??????????

Flowerpot

Blackpaint

20.02.14

Blackpaint 234

December 24, 2010

British Museum Prints and Drawings (cont.)

Baselitz – Seated person in looping and criss-crossing black ink – but upside-down, as usual.

Hans Hoffman – A surprise for me to see this most painterly of painters in a drawing exhibition.  More looping and straight black strokes, a little like Bram Van der Velde, on red and … white, I think.  From the other end of the room, looked like an abstract Rouault, if such things there are.

Anastasi – New one on me; “Subway Drawings”, because done on the subway – with his eyes closed.  Little clouds of fine black lines on either end of a thicker black bar, like a barbell with fuzzy knapweed instead of weights.  I don’t know what the idea was (maybe just to see what came out).

Jay Defeo – Wrote about her one or two blogs back; a friend of the 1st generation “Beats”.  This a technically superb rendering of the top of a camera tripod (a little like Richard Hamilton in 60s).  Apparently, she did this stuff to relax between her proper abstracts.

Franz Kline – Instantly recognisable thick black calligraphy, like a letter K on its side.  Called “Untitled”, of course.

Seliger – Forgot first name.  Looping marks like etching (maybe it was) or staining in grey.  Like a cross between Jaap Wagemaker andLucebert.

Franz Ackermann – Modern white apartments, stadium, seashore, brightly coloured and as if through a fish-eye lens.

George Grosz – Street scenes of Weimar Berlin with usual caricatures – none the worse for that.

Dubuffet – “Landscape in Yellow” – usual scraped and scored surface, about as much like a landscape as a rhinoceros – which brings me to…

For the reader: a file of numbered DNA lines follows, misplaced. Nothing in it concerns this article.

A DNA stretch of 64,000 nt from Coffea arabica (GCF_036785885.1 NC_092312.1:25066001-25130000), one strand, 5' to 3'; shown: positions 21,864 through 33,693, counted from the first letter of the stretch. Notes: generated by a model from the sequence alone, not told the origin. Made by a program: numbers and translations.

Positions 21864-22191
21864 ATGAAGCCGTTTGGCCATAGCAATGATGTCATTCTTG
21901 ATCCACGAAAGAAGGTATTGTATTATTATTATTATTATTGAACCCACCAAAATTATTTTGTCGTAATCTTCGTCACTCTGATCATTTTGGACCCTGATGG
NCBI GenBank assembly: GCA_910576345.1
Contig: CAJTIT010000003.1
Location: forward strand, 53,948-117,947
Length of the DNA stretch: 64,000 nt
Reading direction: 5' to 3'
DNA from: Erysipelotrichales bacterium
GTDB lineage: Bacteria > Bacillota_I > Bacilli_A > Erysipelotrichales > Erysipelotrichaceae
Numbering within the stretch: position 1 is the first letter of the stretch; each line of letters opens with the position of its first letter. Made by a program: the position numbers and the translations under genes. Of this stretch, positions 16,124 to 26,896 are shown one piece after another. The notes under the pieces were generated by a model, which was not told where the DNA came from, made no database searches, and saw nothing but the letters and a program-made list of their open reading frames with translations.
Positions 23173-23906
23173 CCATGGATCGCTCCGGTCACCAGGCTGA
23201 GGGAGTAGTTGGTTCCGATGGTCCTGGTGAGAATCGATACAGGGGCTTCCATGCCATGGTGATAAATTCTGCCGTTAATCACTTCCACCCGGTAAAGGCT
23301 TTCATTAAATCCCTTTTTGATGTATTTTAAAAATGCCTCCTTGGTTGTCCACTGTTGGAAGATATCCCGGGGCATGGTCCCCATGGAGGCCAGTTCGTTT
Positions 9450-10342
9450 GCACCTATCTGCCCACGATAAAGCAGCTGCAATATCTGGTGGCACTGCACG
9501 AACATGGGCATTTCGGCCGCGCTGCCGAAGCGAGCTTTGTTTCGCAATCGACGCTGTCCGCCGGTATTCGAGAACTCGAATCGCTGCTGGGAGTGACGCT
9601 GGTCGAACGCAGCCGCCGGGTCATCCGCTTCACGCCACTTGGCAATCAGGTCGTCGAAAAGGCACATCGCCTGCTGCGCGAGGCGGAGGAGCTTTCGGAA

Durer – The famous rhino, etching and original drawing, in the permanent display bit.  As everyone knows, he’d never seen one and was going on a written description of the one delivered to Brussels(?) Zoo during his time.  If it’s true that he’d never seen one, it’s a pretty miraculous likeness, allowing for a few bizarrities (I know, but it should be a word).

Mehretu – One of those precise, exploding lines abstracts that look like computer graphics (probably are).

Merry Christmas to Christian readers – probably aren’t any left, by now.

Blackpaint

24.12.10

Blackpaint 110

April 14, 2010

Musee d’Orsay

Do not despair; last entry on Paris,  two collections to go.

This one is the giant train station, with the central aisle and landings occupied by a host of sculptures, some bizarre, reminding me of the murderer’s studio in Roger Corman’s “Buckets of Blood”.  The place was packed, of course; the crowd included a party of elderly Americans, one an octogenarian Jimmy Stewart, about 6’6″, thin as a lath, grey-suited, who pointed at a Degas and drawled in a Boston accent ,”I would love that for my collection,” apparently in all seriousness.

Where to start?  I suppose the thing that surprised us most was the number of truly awful paintings on show by fantastic, legendary painters.  There were three terrible Manets, one a portrait of a woman with fat red lips, that you might have expected to see on the railings at Hyde Park.  Ditto several Cezannes! Browny, creamy, crappy colours, sloppy execution.  Some ugly (to say the least) Bonnards in crude, harsh greens and -mauves, was it? – that astounded me after seeing the Bonnards at the Pompidou the day before.  And there was a turgid, shit-brown house or bar by Van Gogh, surrounded by a group of several Dutch women.  Maybe they were discussing how bad it was; more probably, they were saying, “Look, that’s that restaurant at the corner of…”